The growing belief that the Fed will move to cut rates sooner than later, perhaps in response to the economic effects of rising trade tensions, helped the stock market shake off trade concerns last week, and could continue to support equity prices going forward.
As a “trade deal has become much less likely [in the near term], what the bond market sees as increasingly likely is the Fed easing policy, a net benefit to stocks,” Gary Pzegeo, head of fixed income at CIBC U.S. Private Wealth Management, said in an interview with MarketWatch.
This belief, however, runs in contrast to signals being sent by Fed officials, who have consistently stated their lack of concern, thus far, with inflation running slightly below the Fed’s 2% annual target. In a May 1 press conference Fed chair Jerome Powell stressed that below-target inflation was “transitory,” while Kansas City Fed President Ester George, a voting member of the central bank’s interest-rate setting committee, said in a speech Tuesday that inflation running anywhere within a 0.5% range of the Fed’s 2% target should be acceptable, making recent readings of 1.6% annual price growth nothing to be concerned about.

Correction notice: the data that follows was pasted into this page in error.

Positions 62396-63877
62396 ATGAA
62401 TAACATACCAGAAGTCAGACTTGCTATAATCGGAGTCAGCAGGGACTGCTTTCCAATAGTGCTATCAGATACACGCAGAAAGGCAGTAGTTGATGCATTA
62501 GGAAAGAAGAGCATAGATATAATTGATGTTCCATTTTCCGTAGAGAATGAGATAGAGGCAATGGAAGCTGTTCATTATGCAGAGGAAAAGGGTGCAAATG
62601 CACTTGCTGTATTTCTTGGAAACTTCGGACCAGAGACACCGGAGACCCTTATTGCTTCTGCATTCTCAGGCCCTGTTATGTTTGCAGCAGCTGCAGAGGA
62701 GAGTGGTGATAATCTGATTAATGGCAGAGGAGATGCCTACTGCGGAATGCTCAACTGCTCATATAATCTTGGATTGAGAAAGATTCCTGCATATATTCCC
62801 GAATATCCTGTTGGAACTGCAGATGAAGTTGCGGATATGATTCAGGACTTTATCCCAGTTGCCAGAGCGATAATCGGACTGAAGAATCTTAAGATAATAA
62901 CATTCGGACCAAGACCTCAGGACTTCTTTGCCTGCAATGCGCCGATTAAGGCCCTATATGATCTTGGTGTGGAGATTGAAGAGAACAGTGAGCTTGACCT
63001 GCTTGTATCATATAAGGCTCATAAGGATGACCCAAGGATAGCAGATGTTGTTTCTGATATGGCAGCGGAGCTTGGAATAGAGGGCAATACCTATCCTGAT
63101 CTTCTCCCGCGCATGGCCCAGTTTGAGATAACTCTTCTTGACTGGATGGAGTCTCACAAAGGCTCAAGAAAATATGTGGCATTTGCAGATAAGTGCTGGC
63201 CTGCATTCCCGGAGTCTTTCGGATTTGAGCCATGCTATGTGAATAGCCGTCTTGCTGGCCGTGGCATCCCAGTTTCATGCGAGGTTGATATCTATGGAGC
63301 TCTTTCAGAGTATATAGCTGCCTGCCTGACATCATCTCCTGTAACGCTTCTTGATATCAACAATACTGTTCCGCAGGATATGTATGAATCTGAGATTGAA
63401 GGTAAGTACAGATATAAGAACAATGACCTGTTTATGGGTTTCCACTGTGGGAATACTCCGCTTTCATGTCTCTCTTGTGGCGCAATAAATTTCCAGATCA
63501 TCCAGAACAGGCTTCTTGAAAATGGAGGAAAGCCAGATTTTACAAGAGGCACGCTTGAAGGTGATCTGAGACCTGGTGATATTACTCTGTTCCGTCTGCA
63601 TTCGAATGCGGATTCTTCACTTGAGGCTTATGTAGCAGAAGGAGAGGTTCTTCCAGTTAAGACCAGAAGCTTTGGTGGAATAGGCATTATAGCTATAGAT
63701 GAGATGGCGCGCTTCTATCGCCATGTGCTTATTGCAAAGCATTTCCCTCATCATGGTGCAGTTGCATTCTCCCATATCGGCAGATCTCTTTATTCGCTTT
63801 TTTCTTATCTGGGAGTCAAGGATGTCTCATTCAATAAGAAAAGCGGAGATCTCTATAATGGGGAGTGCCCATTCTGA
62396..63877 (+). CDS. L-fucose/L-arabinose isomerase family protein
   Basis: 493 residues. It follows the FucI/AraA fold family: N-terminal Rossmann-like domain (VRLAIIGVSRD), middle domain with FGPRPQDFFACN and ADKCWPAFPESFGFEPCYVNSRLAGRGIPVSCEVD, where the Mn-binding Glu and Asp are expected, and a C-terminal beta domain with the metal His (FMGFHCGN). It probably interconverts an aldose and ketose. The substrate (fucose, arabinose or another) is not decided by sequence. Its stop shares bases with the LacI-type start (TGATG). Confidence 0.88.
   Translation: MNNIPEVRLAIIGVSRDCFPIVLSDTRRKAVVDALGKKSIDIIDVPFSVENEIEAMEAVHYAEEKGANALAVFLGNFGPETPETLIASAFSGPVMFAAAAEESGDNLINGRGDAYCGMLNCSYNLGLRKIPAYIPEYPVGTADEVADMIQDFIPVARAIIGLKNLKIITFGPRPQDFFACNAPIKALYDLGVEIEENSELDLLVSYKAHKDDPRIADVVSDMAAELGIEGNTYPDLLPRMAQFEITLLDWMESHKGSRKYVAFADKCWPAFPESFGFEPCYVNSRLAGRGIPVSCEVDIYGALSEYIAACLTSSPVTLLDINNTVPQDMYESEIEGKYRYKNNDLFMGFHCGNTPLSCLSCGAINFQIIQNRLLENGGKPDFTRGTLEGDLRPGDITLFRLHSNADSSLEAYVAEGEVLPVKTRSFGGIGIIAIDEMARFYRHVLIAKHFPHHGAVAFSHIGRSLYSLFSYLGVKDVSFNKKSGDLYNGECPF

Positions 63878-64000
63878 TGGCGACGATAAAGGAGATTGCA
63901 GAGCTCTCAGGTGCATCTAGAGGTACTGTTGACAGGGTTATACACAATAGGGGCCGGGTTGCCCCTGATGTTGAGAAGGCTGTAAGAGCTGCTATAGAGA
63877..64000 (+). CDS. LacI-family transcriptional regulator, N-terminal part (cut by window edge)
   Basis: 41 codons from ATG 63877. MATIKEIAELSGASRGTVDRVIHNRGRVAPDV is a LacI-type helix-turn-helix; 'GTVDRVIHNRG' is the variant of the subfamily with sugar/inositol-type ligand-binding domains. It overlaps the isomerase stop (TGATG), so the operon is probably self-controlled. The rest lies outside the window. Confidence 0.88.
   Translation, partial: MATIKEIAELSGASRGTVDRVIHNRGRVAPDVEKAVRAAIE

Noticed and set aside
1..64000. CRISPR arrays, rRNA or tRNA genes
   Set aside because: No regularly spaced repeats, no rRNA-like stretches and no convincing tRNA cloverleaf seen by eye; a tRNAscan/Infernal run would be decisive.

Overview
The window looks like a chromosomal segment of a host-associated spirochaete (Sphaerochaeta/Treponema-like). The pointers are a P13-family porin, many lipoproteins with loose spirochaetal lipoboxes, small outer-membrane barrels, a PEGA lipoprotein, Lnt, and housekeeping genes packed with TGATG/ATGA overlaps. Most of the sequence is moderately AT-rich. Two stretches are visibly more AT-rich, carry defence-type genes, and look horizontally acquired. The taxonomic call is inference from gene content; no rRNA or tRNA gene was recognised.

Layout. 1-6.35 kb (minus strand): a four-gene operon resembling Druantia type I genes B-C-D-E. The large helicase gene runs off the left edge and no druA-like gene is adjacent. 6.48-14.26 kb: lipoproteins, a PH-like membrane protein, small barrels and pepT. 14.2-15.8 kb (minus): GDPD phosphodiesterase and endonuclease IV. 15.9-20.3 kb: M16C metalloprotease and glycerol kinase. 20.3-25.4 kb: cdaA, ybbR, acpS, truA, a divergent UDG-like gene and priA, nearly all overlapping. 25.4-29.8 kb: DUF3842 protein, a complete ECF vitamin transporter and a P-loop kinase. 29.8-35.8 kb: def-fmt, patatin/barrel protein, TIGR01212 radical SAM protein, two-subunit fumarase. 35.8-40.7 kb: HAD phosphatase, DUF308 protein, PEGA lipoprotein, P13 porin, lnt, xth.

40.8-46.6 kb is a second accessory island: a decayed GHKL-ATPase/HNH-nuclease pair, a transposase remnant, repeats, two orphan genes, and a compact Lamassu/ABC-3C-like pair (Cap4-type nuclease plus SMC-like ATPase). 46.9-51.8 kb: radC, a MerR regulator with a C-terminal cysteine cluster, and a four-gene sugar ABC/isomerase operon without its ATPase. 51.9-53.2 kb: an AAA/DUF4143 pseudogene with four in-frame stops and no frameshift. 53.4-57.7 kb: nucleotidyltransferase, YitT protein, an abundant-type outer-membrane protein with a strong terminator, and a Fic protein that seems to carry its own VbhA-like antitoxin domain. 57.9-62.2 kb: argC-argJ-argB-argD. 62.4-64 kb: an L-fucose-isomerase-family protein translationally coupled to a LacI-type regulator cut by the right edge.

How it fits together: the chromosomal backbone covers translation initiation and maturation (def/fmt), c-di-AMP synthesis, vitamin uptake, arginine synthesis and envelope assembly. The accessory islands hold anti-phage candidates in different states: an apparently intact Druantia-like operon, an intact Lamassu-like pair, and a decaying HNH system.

Investors will get another chance to re-evaluate their projections of Fed policy next week, when the Fed on Wednesday releases minutes from its meeting that ended May 1.
Other than the Fed minutes, investors will get a snapshot of the U.S. economy, when the Chicago Fed distributes its national activity index on Monday. On Tuesday, the National Association of Realtors will put out its estimate of existing home sales for April, and on Thursday, the Labor Department will issue an estimate of new applications for jobless benefits. On Friday, the Commerce Department will release data on durable goods orders and core capital goods orders, key measures of the pace of business investment.
More than 90% of S&P 500 companies have reported first-quarter earnings thus far, but investors still have more reports to look forward to this week, with an emphasis on retailers.